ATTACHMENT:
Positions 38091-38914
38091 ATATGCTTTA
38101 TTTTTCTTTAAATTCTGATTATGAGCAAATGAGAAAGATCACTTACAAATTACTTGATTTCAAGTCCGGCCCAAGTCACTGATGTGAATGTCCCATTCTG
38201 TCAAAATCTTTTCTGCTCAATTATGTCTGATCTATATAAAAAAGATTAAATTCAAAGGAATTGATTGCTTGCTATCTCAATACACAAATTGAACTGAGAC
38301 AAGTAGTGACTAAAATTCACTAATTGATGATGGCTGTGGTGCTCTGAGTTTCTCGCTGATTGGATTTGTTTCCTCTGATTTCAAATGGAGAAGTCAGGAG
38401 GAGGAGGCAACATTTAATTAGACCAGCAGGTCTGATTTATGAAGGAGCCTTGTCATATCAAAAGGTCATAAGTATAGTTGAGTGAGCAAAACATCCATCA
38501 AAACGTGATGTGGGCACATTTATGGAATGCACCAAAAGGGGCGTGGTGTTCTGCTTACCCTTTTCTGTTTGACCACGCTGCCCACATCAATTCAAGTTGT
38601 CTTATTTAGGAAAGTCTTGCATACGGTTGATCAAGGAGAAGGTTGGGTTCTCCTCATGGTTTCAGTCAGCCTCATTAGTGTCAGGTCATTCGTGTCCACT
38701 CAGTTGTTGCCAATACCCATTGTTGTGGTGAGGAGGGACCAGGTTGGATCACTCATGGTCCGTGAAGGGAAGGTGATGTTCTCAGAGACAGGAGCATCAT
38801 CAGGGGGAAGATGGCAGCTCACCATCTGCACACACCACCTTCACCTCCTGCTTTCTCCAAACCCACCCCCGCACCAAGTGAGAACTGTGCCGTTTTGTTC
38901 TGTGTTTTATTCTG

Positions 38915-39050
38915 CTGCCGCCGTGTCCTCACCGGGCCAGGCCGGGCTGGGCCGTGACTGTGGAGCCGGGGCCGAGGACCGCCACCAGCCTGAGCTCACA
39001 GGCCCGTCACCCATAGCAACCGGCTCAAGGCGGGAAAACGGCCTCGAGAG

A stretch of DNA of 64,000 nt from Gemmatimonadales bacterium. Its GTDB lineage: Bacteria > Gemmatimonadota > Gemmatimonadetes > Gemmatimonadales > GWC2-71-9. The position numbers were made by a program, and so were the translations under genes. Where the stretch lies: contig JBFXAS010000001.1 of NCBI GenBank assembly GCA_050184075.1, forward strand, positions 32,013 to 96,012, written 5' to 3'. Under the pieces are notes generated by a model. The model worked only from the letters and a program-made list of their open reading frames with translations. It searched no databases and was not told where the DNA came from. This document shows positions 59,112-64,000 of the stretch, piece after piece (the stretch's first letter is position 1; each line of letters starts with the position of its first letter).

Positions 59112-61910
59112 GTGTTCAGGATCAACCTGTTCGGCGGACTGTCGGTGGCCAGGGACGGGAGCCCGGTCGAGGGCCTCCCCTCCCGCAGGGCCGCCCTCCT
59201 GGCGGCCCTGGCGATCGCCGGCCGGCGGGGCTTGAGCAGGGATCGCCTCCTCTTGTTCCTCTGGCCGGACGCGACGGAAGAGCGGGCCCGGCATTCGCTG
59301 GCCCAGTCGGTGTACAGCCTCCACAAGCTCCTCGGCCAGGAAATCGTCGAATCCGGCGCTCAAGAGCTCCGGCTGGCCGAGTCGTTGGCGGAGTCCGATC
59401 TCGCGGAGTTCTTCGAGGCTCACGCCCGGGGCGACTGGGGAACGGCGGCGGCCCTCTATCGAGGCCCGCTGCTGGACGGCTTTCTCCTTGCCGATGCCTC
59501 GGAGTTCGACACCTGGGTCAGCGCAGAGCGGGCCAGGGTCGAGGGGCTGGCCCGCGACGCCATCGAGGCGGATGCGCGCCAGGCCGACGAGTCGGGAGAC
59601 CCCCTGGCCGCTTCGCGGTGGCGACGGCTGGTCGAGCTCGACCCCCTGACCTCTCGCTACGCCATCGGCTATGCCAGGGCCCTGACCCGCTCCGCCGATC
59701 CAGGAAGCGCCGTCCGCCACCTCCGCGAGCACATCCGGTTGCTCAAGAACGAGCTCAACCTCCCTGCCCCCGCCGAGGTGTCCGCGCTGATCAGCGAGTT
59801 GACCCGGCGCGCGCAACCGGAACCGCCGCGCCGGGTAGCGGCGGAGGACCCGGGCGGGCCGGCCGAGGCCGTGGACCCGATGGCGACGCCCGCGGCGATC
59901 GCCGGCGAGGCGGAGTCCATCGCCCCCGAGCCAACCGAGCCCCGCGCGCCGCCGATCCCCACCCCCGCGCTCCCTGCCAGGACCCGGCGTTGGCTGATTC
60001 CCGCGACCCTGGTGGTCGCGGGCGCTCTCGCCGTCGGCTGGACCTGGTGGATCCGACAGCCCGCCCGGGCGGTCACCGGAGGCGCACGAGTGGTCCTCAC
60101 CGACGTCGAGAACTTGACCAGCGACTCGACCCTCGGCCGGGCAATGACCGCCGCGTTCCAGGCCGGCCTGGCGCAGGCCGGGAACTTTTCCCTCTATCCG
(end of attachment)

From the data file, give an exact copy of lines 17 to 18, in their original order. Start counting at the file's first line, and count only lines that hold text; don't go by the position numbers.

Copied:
59112 GTGTTCAGGATCAACCTGTTCGGCGGACTGTCGGTGGCCAGGGACGGGAGCCCGGTCGAGGGCCTCCCCTCCCGCAGGGCCGCCCTCCT
59201 GGCGGCCCTGGCGATCGCCGGCCGGCGGGGCTTGAGCAGGGATCGCCTCCTCTTGTTCCTCTGGCCGGACGCGACGGAAGAGCGGGCCCGGCATTCGCTG